An orthodontic plan for a grown-up differs from one that meets the needs of a young adult. Learn more about adult orthodontic health from a Northern Michigan dentist, with this feature on adult braces by MyNorth editor Jeff Smith, originally published in the Medical Insider within the November 2015 issue of Traverse, Northern Michigan’s Magazine.
We all know young people who have shining, perfect smiles after realigning their teeth with orthodontics, and many adults are now inspired to fix teeth irregularities that they are tired of living with. But the teeth and bones of adults differ markedly from those of young people, and other issues need to be considered when mapping out an orthodontic plan for a grown-up. We asked Dr. David Swan of Traverse Dental Associates in Traverse City, a family dentist who often serves as a point person for patients undergoing orthodontics, to share things patients need to know when contemplating measures like braces.
It seems like we are seeing more adults with braces. What typically compels an adult to pursue orthodontics?
Well, yes, we do have a lot more adults wanting orthodontics. Sometimes it’s restorative, sometimes it’s cosmetic, sometimes the patient is suffering pain from TMJ (Temporomandibular joint syndrome) pain.
Briefly, why are orthodontics different for young people and adults?
Adolescent mouths are still growing—the bones are soft and malleable. So when you move teeth, the mouth adapts, and the teeth settle into their new positions nicely. But with adults, the bone is resistant to tooth movement, and the settling in is not as predictable. Also, the teeth are worn, and they won’t necessarily mesh when aligned. Sometimes, the teeth could even look worse because the wear becomes more apparent.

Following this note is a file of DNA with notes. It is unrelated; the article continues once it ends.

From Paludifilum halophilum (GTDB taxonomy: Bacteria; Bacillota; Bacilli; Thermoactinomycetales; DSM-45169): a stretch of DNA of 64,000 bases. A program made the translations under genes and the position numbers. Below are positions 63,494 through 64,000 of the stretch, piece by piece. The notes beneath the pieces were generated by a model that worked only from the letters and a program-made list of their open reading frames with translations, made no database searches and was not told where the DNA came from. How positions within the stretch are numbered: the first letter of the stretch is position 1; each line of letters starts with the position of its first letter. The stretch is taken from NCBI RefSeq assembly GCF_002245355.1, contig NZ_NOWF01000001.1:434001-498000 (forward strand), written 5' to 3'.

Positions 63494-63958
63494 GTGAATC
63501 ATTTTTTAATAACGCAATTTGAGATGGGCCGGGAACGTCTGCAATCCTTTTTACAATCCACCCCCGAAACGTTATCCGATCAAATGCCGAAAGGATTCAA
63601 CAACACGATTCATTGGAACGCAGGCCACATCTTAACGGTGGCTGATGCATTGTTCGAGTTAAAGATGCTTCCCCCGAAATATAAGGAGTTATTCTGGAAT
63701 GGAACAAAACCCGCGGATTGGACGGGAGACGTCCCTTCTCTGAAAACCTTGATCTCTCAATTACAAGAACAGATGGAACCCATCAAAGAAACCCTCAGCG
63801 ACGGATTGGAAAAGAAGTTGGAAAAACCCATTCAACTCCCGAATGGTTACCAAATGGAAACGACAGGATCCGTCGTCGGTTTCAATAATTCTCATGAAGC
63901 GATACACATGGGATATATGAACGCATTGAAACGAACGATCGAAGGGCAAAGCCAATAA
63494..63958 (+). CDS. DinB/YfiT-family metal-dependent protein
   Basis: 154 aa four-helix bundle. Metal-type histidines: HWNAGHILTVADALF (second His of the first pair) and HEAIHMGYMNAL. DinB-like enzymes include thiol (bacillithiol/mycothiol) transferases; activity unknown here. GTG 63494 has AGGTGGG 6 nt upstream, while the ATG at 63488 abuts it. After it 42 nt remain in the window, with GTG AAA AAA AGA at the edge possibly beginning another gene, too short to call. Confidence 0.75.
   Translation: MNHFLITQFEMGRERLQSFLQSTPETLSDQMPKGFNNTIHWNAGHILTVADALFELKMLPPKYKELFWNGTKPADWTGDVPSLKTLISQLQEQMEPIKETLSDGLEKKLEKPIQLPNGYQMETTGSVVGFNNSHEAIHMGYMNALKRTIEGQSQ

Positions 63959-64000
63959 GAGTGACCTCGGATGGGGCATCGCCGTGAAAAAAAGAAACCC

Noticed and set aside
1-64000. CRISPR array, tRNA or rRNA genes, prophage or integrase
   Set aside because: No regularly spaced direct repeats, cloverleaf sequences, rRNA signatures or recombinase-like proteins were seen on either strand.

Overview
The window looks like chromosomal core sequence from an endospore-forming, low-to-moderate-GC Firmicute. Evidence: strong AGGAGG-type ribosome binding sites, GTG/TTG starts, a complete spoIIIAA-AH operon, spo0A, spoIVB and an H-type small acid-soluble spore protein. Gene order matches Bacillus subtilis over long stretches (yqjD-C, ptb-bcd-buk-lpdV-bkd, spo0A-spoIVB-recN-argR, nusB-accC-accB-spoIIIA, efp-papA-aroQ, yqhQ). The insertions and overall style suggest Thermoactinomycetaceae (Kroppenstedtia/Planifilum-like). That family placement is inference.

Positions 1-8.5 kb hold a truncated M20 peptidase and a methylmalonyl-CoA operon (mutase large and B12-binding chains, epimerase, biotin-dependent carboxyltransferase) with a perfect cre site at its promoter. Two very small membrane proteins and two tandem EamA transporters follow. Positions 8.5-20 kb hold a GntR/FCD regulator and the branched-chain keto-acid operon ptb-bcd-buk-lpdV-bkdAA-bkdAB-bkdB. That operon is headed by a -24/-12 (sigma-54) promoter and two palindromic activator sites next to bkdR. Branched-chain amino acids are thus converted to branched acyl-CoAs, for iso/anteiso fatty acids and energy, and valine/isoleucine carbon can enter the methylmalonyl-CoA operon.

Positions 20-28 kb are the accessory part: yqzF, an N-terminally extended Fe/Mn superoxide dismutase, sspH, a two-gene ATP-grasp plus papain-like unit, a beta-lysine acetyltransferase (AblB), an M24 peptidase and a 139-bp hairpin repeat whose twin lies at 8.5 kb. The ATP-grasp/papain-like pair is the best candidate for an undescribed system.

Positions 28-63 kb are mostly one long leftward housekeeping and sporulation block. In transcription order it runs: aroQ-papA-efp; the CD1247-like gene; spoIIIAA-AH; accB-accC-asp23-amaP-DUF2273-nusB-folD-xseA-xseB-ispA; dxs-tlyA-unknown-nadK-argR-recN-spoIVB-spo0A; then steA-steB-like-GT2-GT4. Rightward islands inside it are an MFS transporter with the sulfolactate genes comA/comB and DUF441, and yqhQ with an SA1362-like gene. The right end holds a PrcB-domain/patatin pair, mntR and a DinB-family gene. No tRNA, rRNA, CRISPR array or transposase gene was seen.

So how do dentists and orthodontists compensate for that, for what time has done to our teeth?
It’s a process called “occlusal equilibration,” and what that means essentially is detailing to get the bite to align more perfectly. It involves reshaping the teeth with procedures like selective grinding and polishing, replacing fillings or doing crowns, all so the teeth can mesh better. If the gums require plastic surgery, we might enlist the help of a periodontist.
How should adults approach this procedure?
It requires a team approach, bringing in various experts who have the specific skills needed. Typically your family dentist would quarterback the process. That person has the global understanding of your dental situation and the ability to coordinate the various specialists. Also the patient should make sure to get a very comprehensive evaluation. We make a model of the patient’s existing teeth and then a second model that shows what the finished product will be. This not only lays the groundwork for all the orthodontic and restorative work to come, but it also makes sure the full scope of the project is understood and all costs are accounted for.
Cases involving adult orthodontics can require a significant investment of the patient’s time and financial resources. Much of this care is far beyond the scope of what traditional dental insurance plans might cover, and we owe it to our patients to avoid any unpleasant surprises.
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